Scor­pio News

  

October–December 1987 – Volume 1. Issue 4.

Page 46 of 55

A Quick Look at GEM

by P.A. Greenhalgh

I have been “playing” with a selection of GEM software for the last two weeks, and had hoped to present a detailed review of it here. However, the information on the various new 80-BUS CPU boards arrived and I felt that the space should be given over to them. Consequently what follows is just a brief over-view and taster, and I hope that I shall write a much more detailed report on GEM and various GEM applications in the near future.

GEM comes from Digital Research, and stands for Graphics Environment Manager. Basically, although I doubt that DR would officially agree with this, its intention is to bring MAC type facilities to PC compatibles, i.e. it provides a WIMPs environment (Windows, Icons, Mouse, Pull-down menus.

Installing GEM is a doddle. It supports a wide range of hardware, and you just answer the various options that it gives you. It can be run on floppy or Winchester based systems. Video can be CGA, EGA (in various options), or Hercules. A large assortment of printers are supported, as are plotters. Different mice are supported, and also graphics tables.

With GEM installed you can go out and get a variety of packages. The ones I have are:

GEM Draw Plus GEM Graph GEM Paint GEM WordChart GEM Write

When you get the packages home, you just insert the master disk in a drive, run a program on that disk, and after a bit of whirring it’s all done So what, you say? Well, the clever bit really is the graphics screen and printer support. You see, when you add a new GEM, application to your system you don’t need to tell it anything about your hardware (compare that to putting new WP software on Gemini IVC/SVC!). The software interface between the application package and your hardware is GEM itself. I suppose an analogy can be made with CP/M, as follows: CP/M handle all disk access for any application program, and the program is not interested in whether it is using floppy disk, bard disk, RAM-disk or whatever, and isn’t interested in the exact capacity available; so with GEM applications, they don’t care what the graphics resolution is, whether it’s monochrome or colour, or what the printer or plotter resolution is – these aspects are handled by GEM.

The main portion of GEM is called GEM Desktop. GEM Desktop effectively becomes your Operating System prompt. From GEM Desktop you can basically do anything that you can from the MS-DOS prompt, the chief difference being that you are presented with files as pictures (icon) and your “point” at what you wan to use by using the cursor, which is moved around the screen as you move the mouse.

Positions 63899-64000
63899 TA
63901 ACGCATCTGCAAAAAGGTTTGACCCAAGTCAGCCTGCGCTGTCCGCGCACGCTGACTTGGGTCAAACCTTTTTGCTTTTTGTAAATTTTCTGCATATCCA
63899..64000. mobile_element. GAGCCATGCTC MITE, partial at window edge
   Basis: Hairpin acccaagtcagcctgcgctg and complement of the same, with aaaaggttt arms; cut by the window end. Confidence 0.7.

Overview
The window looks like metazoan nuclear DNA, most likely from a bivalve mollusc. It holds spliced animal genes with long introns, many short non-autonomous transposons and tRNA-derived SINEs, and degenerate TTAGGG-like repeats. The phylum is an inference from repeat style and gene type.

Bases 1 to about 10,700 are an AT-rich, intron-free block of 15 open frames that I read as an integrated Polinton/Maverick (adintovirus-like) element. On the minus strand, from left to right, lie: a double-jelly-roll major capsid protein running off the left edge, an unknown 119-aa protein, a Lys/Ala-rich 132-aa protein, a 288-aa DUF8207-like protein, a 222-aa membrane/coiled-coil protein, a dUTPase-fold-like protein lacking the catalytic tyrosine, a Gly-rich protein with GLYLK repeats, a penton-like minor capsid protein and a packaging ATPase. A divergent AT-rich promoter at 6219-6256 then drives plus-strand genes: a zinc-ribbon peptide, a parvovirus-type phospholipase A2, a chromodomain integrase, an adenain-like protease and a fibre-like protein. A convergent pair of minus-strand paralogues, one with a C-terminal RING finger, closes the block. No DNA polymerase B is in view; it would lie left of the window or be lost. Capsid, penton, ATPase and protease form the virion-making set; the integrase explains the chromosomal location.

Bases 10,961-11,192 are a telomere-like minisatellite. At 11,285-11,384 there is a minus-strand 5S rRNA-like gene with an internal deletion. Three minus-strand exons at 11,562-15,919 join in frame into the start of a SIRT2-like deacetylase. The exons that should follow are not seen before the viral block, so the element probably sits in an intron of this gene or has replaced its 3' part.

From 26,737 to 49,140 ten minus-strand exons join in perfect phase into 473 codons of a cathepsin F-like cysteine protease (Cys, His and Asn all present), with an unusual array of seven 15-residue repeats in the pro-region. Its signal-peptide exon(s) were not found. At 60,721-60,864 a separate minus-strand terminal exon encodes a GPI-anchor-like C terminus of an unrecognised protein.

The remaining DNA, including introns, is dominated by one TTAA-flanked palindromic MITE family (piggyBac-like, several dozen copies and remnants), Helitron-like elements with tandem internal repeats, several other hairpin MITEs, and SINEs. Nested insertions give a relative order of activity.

GEM CAN be driven from the keyboard, but a mouse is a much better proposition. When I first received the software I didn’t have a mouse, and so had no option but to drive everything from the keyboard. This can be a laborious process, as during the learning phase you inevitably tend to make mistakes, or want to try each and every option. In the process you keep finding yourself at totally the wrong corner of the screen, and it seems to take for-ever to move around with the cursor keys. Not recommended!

So, I got myself a mouse (a rather flash, cordless one, actually), and then very quickly became extremely impressed wit the software.

Unfortunately I’im running out of space, and so really there is just one message I would like to get across now. That is that a few people have said to me that they aren’t interested in GEM because they don’t want to run any of the GEM applications. Well, you don’t have to and it can still make a lot easier for you. For example, you want to copy various files from one sub-directory to another. Simple, you can have both directories on the screen at the same time. You use the mouse to point to of the files that you want to copy (they turn from white to black as you select them). You point to the last one you keep your finger on the mouse button and move the cursor to point into the second directory. Release the mouse button and all the files are copied over! Want to erase some files? Again select the ones that you want, point to the trash can(!), and away they go.

GEM Desktop really can make a system much easier to use (even fun ?), and it may even make you confident enough to let your wife and kids onto the system, or is that what you want to avoid!


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